A Closer Look at Syrian Rebel Groups
The Assad regime managed to regain control of Damascus after a week of intense fighting, but the regime is unlikely to regain control of the whole country. Nowhere in Syria is this fact more apparent than in Jebal al-Zawiyah, where rebel groups have become so effective and well-resourced that the security forces are unlikely to muster the combat power required to defeat them.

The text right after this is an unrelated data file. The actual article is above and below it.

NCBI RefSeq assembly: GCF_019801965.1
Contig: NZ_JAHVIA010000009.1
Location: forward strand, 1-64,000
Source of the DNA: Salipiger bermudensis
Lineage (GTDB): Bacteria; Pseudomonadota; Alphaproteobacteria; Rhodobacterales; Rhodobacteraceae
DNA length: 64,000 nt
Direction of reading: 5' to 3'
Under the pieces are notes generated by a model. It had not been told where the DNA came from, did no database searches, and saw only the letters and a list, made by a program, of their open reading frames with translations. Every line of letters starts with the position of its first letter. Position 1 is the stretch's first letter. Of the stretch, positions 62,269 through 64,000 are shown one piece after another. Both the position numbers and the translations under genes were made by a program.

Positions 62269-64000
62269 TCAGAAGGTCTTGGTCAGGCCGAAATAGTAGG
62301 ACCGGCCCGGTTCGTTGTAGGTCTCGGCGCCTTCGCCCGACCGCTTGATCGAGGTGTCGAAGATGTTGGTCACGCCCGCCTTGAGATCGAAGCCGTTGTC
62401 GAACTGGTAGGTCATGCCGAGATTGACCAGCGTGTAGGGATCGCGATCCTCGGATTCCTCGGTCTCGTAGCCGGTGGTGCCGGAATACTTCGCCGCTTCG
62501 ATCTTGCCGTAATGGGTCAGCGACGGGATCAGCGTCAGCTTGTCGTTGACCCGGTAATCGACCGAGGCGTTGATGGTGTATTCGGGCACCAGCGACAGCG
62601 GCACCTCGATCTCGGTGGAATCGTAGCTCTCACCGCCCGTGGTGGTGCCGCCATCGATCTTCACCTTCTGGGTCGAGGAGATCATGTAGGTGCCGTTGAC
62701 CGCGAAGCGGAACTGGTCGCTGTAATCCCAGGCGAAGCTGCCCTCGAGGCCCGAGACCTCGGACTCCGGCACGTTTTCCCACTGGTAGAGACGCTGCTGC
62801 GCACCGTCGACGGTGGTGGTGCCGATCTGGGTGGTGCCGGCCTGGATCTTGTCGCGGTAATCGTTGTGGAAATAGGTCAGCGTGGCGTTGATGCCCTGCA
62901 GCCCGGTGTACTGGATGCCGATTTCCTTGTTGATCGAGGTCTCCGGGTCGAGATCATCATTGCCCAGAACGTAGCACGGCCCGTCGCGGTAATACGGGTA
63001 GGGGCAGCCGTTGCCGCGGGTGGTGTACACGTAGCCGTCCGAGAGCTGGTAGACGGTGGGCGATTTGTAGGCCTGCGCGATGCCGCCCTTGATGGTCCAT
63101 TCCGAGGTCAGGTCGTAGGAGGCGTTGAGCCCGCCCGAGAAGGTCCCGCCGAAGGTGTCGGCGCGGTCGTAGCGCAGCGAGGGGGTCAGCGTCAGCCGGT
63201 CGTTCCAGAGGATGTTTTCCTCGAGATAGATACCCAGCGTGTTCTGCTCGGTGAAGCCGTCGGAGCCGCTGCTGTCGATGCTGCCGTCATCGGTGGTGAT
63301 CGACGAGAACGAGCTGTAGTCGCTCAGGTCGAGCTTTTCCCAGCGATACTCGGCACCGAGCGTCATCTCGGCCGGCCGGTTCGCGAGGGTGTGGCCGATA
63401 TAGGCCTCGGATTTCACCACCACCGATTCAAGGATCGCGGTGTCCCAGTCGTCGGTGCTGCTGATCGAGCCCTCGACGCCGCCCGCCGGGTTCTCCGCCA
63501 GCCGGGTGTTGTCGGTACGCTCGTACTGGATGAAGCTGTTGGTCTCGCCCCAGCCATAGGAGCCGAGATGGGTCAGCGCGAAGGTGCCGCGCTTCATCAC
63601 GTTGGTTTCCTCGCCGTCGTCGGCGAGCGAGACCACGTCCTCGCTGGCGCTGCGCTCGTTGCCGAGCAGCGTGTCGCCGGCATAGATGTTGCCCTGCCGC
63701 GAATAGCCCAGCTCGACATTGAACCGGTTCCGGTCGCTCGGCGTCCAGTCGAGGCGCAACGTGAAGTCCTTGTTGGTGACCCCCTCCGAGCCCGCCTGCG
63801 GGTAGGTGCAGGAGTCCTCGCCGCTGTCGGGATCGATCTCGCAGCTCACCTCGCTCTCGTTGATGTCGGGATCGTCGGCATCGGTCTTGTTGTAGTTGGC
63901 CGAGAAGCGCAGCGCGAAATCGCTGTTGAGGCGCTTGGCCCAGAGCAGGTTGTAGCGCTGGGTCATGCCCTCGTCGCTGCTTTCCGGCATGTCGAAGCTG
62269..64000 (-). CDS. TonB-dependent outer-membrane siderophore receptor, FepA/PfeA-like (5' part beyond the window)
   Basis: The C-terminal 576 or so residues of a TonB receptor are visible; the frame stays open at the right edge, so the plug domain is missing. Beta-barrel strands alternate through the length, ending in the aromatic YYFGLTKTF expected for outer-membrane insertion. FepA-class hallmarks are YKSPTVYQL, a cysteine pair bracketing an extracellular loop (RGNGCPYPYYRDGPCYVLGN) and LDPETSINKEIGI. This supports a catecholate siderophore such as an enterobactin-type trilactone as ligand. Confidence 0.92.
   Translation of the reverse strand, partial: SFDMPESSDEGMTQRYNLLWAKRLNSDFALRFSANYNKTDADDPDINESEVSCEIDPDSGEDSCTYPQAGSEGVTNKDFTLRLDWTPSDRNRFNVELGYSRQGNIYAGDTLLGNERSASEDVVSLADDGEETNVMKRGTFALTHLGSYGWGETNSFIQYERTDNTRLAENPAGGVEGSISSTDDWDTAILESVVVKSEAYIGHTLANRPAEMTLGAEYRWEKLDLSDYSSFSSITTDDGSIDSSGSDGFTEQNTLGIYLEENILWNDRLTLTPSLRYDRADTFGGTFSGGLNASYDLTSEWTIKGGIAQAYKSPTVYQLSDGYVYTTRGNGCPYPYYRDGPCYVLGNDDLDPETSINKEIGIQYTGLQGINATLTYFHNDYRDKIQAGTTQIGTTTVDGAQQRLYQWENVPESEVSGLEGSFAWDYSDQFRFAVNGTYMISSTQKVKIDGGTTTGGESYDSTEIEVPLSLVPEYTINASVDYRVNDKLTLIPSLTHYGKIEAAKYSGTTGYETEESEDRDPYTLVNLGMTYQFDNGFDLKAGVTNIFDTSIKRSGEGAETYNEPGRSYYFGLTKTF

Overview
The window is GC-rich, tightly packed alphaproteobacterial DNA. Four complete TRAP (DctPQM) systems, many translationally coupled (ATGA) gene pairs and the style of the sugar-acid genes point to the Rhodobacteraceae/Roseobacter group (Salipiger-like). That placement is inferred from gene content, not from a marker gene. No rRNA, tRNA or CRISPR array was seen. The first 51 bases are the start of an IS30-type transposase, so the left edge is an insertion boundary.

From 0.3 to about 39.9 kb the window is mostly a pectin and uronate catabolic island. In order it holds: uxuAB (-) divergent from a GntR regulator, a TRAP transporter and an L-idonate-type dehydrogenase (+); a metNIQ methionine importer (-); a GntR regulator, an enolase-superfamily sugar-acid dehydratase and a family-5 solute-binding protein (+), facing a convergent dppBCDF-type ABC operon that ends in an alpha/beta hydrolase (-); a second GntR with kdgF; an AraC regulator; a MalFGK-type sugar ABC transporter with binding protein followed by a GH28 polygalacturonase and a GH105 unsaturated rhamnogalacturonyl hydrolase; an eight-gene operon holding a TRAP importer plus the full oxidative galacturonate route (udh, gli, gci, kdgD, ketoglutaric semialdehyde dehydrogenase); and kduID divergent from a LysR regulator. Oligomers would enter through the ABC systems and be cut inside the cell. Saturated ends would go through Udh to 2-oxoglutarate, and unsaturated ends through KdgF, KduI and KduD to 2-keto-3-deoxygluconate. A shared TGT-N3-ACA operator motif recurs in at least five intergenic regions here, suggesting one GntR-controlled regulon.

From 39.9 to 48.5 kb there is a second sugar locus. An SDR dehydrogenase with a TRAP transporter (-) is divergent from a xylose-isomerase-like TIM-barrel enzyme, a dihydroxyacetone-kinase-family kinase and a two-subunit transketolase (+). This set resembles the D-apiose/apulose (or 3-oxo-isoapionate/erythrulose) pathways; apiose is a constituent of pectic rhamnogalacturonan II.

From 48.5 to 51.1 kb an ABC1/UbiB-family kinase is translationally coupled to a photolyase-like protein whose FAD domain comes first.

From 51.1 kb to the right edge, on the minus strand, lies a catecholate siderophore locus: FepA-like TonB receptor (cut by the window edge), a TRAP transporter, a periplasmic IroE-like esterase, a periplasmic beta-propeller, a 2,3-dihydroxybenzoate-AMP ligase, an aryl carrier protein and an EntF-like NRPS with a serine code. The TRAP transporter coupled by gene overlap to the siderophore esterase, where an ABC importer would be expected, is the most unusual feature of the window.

The rebel-held regions in northern Syria are fertile grounds for developing more sophisticated tactics and organizational structure. One of the most important rebel strongholds sits amid the rural hills of Jebel al-Zawiyah between the cities of Hama and Idlib. While the Assad regime focuses its efforts on Syrian cities, border regions, and the coastal provinces, rebel groups in Jebel al-Zawiyah have built command-and-control structures and strengthened their offensive capabilities. Detailed study of the insurgent networks in Jebel al-Zawiyah reveals a shift in tactics that indicates a maturing operational planning capability. IEDs, small-arms fire attacks, and hasty ambushes are giving way to coordinated and sustained attacks against regime targets, particularly since the end of May 2012. In the most recent instance, fighters from a variety of militant groups traveled outside of their traditional areas of operation to conduct a combined raid on a fortified checkpoint on Syria’s main north-south highway, overrunning the checkpoint and cutting off Aleppo from the south. The rebels demonstrated this mobility again when fighters from Damascus’ northern suburbs travelled south to fight the regime in a five-day battle in the heart of the capital. This development is an example of the evolution of rebel capabilities from tactical small unit attacks to the operational attacks of an organized military force.